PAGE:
Iron Smelting in India by Unknown


In many parts of India iron is made in a very simple way, which has probably been followed for centuries without much change. The iron-worker builds a little furnace of clay, in the form of a tower which is narrower at the top than at the bottom. This tower is only four or five feet high, so that it is after all no bigger than the towers and castles which children build in the sand; but its builder makes good use of it, small though it is. The top of it is open, and at the bottom there are one or two openings in the side, through which the iron-maker can blow the air of a pair of bellows. These bellows are goat-skin bags, which have been made by sewing up whole skins. A hollow bamboo is fitted into the end of each bag, in order to form the pipes of the bellows and there is also another opening in each bag which may be closed very quickly by the man who blows the bellows. He works the bellows by pressing upon the goat-skin bags with his feet, so as to drive out the air through the pipe which is fixed in the end of each bag. He works two bags at one time, pressing first upon one and then upon the other. While he is pressing one bag, he raises the other, which is empty, and allows it to fill again through the hole which has been left in it for that purpose. In this way he contrives to have one bag filling with air, while he is squeezing the air out of the other.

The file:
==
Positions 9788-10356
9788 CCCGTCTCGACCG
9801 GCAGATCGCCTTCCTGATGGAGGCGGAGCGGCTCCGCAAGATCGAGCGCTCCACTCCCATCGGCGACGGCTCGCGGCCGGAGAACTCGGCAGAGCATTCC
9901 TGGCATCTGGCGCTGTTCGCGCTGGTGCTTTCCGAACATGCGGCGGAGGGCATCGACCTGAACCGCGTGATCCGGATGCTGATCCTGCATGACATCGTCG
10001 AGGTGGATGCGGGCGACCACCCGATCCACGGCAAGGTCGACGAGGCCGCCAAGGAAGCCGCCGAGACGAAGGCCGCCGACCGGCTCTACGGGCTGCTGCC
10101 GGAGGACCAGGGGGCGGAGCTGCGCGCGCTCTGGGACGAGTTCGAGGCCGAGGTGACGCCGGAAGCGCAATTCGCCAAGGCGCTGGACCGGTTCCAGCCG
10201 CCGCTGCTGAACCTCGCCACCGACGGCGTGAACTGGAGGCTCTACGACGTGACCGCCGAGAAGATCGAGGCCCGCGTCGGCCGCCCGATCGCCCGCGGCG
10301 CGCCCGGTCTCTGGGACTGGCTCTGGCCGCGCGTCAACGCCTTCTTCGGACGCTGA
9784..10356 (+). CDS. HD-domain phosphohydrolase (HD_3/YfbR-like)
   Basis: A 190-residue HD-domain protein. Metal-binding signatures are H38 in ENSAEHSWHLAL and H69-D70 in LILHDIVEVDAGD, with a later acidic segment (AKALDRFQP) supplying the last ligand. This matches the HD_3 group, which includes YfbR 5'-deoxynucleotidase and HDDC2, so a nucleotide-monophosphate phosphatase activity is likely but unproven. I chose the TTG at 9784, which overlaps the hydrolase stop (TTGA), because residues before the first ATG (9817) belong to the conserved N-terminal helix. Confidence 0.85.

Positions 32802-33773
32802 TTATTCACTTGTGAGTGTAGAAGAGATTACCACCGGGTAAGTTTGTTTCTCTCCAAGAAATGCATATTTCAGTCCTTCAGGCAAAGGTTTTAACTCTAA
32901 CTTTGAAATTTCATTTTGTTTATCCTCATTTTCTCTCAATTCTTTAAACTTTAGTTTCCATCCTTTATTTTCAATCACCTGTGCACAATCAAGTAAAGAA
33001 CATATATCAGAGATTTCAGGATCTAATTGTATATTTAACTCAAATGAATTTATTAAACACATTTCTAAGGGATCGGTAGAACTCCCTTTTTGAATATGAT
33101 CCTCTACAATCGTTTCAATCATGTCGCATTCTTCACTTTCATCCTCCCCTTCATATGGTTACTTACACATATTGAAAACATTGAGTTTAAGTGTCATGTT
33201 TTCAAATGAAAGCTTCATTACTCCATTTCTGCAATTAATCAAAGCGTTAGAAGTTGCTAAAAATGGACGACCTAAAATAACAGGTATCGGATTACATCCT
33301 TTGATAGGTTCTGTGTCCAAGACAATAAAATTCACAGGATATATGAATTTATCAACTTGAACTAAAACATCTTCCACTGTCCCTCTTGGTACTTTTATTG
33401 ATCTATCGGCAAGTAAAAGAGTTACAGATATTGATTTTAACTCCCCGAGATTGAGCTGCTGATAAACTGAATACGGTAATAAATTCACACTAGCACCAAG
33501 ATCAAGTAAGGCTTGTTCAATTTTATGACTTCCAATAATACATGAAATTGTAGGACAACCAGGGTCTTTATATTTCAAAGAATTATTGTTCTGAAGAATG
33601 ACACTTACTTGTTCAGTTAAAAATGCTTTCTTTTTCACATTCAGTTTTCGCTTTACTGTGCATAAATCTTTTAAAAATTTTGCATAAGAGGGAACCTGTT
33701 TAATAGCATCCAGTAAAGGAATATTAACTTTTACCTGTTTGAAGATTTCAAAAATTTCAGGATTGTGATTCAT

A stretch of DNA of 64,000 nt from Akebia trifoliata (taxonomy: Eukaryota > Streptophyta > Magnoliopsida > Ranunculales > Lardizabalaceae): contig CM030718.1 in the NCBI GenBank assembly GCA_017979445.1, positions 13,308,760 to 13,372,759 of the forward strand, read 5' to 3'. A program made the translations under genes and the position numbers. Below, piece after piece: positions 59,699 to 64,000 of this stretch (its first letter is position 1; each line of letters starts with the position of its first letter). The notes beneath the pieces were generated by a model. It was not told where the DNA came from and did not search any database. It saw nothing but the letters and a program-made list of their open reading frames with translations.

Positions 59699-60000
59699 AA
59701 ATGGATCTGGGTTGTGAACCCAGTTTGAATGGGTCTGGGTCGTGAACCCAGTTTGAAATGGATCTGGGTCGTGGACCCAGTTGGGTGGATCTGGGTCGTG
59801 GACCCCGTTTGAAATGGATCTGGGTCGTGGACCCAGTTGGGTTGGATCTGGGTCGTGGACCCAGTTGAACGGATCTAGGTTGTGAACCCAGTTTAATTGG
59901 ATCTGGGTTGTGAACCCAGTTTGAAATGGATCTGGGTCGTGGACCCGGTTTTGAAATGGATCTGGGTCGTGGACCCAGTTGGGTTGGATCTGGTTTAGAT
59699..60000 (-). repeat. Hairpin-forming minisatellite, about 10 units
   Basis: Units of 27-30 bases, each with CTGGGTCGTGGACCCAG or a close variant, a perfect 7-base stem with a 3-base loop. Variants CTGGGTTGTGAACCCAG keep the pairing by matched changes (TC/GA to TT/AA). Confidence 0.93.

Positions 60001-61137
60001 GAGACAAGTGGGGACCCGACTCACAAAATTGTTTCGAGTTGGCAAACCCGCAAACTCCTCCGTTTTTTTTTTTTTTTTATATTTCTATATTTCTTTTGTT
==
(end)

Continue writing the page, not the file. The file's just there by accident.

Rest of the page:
Iron-Smelting in India

Iron-Smelting in India

The smelter, before he can make iron, must have iron ore and fuel, as well as furnace and bellows. The ore he has already dug from the ground and arranged in a little heap near his furnace. It is usually a rather dark-coloured stone, or a soft, red earth. The fuel is charcoal, which the smelter makes by burning wood in a heap more or less covered with earth, in such a way that the wood chars rather than burns away.

A very hot fire is needed to change the stony or earthy iron-ore into iron, or rather to burn out the iron which lies in the ore, and the clay furnace and the bellows are employed for the purpose of maintaining this hot fire. The smelter lights the fire inside the bottom of his furnace, and the tower acts as a sort of chimney. The pipes of the goat-skin bellows are joined on to clay pipes which pass into the bottom of the furnace, and lead the draught of air from the bags into the fire. The bellows-pipes themselves cannot be put into the furnace, because they would take fire.

When the smelter has got his fire well aglow, he places upon it a layer of charcoal, and above that a thin layer of iron-ore. On the top of these he puts another layer of charcoal and another of ore, and thus he goes on loading his furnace until he thinks that he has filled it sufficiently full. Then he works away at his bellows for three or four hours.

At the end of this time the charcoal and much of the ore are burned away, and there is not much left but glowing embers in the bottom of the furnace. The smelter breaks a hole through the furnace, and, poking with his tongs into the ashes, draws out a little red-hot ball of iron, scarcely as large as a cricket ball, which has been formed from the ore, partly by the heat of the fire, and partly by the help of the red-hot charcoal which has acted chemically upon the ore. This little ball of iron is well hammered, in order to knock out any ashes which may have lodged in it, and it is then ready to be worked up into an implement, or to be made into steel for a sword-blade or some other weapon.